The Office's reliance on these factual issues was prescient, since in many ways the Federal Circuit's decision was based on its misunderstanding of the crucial factual distinctions between the cited art (and even more importantly, the Matthew reference) and Kubin's invention. The Court's opinion, written by Judge Rader in which Judges Linn and Friedman joined, set out the "factual" bases upon which the Board, and the Court, relied in deciding Kubin's claimed cDNA was obvious. The opinion notes that:
This was the Court's first mistake, evidencing that they were not listening (or did not understand, or were too focused on the outcome to be deterred by inconvenient facts) when Kubin's counsel brought up that critical distinction:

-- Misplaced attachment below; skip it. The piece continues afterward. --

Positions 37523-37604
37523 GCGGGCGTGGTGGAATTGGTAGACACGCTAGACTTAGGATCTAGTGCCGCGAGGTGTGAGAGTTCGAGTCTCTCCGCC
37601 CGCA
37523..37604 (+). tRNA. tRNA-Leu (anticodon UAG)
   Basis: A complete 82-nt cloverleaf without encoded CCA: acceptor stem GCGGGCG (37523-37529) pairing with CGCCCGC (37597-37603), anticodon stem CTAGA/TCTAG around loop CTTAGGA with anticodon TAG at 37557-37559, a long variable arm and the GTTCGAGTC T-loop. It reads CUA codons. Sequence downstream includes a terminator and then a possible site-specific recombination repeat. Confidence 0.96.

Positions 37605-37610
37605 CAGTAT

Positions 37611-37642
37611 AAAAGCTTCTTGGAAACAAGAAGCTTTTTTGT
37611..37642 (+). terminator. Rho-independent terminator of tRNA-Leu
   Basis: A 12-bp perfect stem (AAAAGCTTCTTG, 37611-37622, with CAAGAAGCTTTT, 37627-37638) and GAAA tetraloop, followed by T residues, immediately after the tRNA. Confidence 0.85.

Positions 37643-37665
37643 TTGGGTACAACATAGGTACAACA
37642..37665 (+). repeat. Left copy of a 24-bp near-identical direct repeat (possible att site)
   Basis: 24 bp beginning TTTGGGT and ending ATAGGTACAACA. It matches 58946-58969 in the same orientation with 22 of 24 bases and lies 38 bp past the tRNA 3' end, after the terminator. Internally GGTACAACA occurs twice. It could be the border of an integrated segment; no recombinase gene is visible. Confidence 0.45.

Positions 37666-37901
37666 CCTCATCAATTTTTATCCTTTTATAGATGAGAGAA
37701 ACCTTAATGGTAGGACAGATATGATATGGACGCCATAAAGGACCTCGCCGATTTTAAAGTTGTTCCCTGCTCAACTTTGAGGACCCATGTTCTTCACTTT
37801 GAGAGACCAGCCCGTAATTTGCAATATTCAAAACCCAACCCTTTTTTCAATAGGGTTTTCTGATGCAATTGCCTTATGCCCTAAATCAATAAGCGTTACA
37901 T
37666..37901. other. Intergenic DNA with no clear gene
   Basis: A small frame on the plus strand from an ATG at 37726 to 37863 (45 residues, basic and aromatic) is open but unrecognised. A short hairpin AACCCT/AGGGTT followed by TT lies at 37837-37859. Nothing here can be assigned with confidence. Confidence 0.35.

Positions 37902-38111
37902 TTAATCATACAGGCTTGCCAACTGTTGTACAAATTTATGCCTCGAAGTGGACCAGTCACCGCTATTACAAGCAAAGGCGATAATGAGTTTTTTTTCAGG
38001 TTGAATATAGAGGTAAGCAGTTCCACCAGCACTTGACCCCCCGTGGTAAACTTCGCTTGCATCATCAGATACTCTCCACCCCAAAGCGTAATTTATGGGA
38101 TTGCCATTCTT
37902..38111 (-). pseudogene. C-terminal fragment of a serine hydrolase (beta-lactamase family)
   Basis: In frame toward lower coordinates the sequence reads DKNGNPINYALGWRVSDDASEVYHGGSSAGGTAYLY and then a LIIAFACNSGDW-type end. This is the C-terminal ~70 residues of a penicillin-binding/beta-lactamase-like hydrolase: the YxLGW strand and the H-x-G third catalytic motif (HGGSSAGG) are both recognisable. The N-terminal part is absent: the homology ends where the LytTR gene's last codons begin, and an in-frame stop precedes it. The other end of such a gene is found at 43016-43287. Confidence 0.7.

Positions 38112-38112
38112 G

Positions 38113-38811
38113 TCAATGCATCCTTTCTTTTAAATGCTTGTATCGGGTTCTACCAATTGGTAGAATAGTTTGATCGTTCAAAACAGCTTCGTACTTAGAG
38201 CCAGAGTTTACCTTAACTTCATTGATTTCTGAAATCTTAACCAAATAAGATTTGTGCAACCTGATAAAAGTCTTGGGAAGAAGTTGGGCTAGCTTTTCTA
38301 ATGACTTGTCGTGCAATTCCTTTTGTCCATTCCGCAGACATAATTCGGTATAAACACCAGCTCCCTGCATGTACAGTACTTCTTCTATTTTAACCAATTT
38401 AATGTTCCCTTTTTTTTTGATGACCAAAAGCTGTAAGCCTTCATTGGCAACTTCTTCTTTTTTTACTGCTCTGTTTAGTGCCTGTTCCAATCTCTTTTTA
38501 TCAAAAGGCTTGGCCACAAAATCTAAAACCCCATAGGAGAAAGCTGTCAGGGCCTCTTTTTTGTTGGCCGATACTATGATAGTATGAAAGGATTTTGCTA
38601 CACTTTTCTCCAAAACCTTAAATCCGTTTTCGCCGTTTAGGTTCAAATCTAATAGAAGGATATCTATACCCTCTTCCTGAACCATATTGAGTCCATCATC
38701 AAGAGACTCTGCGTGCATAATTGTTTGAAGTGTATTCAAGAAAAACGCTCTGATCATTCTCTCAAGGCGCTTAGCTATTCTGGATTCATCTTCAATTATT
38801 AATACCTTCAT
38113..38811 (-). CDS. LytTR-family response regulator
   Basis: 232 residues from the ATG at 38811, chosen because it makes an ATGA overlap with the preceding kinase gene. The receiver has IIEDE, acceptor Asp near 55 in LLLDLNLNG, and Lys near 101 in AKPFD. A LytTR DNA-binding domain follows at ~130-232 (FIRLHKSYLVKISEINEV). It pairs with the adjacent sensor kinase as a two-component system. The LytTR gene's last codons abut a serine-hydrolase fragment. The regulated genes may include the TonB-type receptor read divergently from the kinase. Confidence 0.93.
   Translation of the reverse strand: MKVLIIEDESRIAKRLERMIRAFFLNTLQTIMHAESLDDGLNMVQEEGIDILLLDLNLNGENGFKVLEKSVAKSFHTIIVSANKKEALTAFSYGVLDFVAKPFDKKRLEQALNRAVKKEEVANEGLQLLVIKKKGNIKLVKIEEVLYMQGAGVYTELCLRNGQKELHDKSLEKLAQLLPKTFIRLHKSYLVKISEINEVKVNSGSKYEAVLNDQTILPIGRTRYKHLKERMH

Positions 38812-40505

Rudolph: It does not tell one with skill in the art how to produce a NK cell library, and if you look at the methodology that's recited in the specification, what they [Kubin] used was a specific mixture of resting cells, resting NK cells and NK cells stimulated with a very specific cocktail of activators. That's not disclosed in Sambrook. That's not disclosed in Valiante. That's not disclosed anywhere[.]
The Court then turns the rationale of In re Deuel on it head:
This statement misses, or simply ignores, the evidence that performing the methods of the prior art would not have resulted in production of the claimed genus of polynucleotides.
The point, eloquently made in Deuel (and recognized by Judge Rader in oral argument as the Court's emphasis on "structure, structure, structure" for chemical obviousness) has always been: